CBS Sports college basketball writers Gary Parrish and Matt Norlander spent the July evaluation period at NCAA-sanctioned events, where they talked with coaches from all levels. They asked for honest opinions on players, coaches and issues in the sport. They'll be sharing those opinions over a three-week period.
I spent some time last month -- and three different columns you can read here, here and here -- detailing how event organizers exploit an NCAA-approved system by charging what most agree are outlandish prices for "packets" that college coaches are often required to buy before being allowed to enter a gym to evaluate high school prospects during the month of July. And I can't tell you how many coaches, from all levels of the sport, both men and women, reached out during or after what amounted to an unplanned series to say they were glad somebody finally shined a light on what most think is a completely ridiculous operation.
And, yes, most do think it's a completely ridiculous operation.
We confirmed that by asking more than 100 college coaches the following question:
Do you have an issue with what some event organizers charge coaches for admission and packets during July?
FIVE QUOTES THAT STOOD OUT
Because I'd spent so much time on this subject over the past month, I wasn't surprised by the answers or quotes coaches provided. But don't let the breakdown -- 77 percent of coaches polled have an issue with what event organizers charge, 23 percent do not -- mislead you. Here's the truth: they all think it's ridiculous. It's just that some of the coaches polled work at the high-major level and don't have a problem with what's going on because their budgets are so large it just doesn't affect them in any real way.
That's the root of the 'No' answers.
And it's also among the reasons why this is unlikely to change any time soon -- unless, of course, the NCAA steps in and regulates things, which, I'm told, probably won't happen because the sport's governing body has little interest in doing something that could potentially lead to a legal battle with event organizers who might argue the NCAA has no right to limit what they're allowed to make. In other words, the only way for college coaches to change this is for them to simply refuse to pay the prices listed and thus deflate the market. But the coaches at the highest level of college basketball aren't too motivated to do that because, again, they have massive budgets that can easily endure the hit even if the hit is stupid.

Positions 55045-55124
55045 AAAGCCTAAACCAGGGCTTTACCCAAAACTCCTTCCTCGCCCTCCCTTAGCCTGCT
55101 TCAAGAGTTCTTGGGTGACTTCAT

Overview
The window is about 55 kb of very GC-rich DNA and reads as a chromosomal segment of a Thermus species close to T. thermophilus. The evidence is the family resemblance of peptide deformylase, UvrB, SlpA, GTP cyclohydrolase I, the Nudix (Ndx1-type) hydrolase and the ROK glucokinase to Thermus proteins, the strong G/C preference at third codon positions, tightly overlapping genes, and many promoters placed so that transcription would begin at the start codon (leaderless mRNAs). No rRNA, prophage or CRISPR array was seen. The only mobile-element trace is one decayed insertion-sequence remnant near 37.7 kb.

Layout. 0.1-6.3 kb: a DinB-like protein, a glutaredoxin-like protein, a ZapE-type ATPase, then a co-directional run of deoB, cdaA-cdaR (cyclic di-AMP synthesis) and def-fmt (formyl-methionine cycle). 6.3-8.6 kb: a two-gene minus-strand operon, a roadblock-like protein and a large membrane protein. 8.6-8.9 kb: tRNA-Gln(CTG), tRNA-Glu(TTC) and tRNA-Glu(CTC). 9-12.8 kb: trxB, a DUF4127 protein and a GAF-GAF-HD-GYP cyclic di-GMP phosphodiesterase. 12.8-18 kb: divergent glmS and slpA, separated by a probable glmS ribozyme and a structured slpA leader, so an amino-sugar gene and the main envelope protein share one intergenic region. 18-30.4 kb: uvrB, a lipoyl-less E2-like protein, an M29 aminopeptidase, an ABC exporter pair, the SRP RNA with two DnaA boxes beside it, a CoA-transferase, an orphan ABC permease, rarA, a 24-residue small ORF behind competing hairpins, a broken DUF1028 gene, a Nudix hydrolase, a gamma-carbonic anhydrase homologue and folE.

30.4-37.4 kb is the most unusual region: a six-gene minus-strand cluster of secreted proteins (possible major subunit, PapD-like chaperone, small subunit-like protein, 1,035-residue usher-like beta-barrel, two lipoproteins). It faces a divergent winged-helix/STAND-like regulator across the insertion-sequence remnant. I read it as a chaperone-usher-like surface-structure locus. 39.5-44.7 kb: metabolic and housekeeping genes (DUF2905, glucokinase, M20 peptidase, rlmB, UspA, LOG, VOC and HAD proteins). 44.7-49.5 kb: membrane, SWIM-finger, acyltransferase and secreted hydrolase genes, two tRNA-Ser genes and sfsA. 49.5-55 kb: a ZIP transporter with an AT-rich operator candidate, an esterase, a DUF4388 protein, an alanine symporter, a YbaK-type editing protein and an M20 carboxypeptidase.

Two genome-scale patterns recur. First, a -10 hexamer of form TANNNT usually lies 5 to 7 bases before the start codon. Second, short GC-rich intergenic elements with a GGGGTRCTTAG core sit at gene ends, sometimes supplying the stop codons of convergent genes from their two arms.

"I don't have the type of budget where we can just throw around hundreds of dollars every day in July to attend different events, but the guys at the top do," said one low-major coach. "And as long as they keep paying, nothing changes. What I wish is that all coaches would come together and take a stand. I wish the high-majors would take a stand for us and say, 'The racket is over. We'll pay reasonable prices. But we're not paying what you've been charging us anymore.' But they really don't have any incentive to do that because these expenses don't cripple them. They just cripple us. And because they cripple us but don't cripple them, the high packet prices actually create a recruiting advantage for them over us because they can go anywhere and see everything, and we really do have to pick and choose our events. ... It's not like they need another recruiting advantage over us. But it still is one more advantage. So why would they give up that advantage? That's the problem. We need them to take a stand. But I don't see why they would take a stand because they're not the ones who need this system to change. We're the ones who need the system to change."
All of that is true, of course. So, barring a surprise, next July will look a lot like this July. It'll feature college coaches flying around the country and paying outlandish prices to buy packets that are often poorly put together so that they can attend events that are often poorly run. Then they'll complain -- both to me and to the actual event organizers. But will they do anything about it? Probably not. They'll complain but still pay. And as long as they still pay, the big business that is July basketball will continue to flourish even if nobody thinks it should be this big of a business.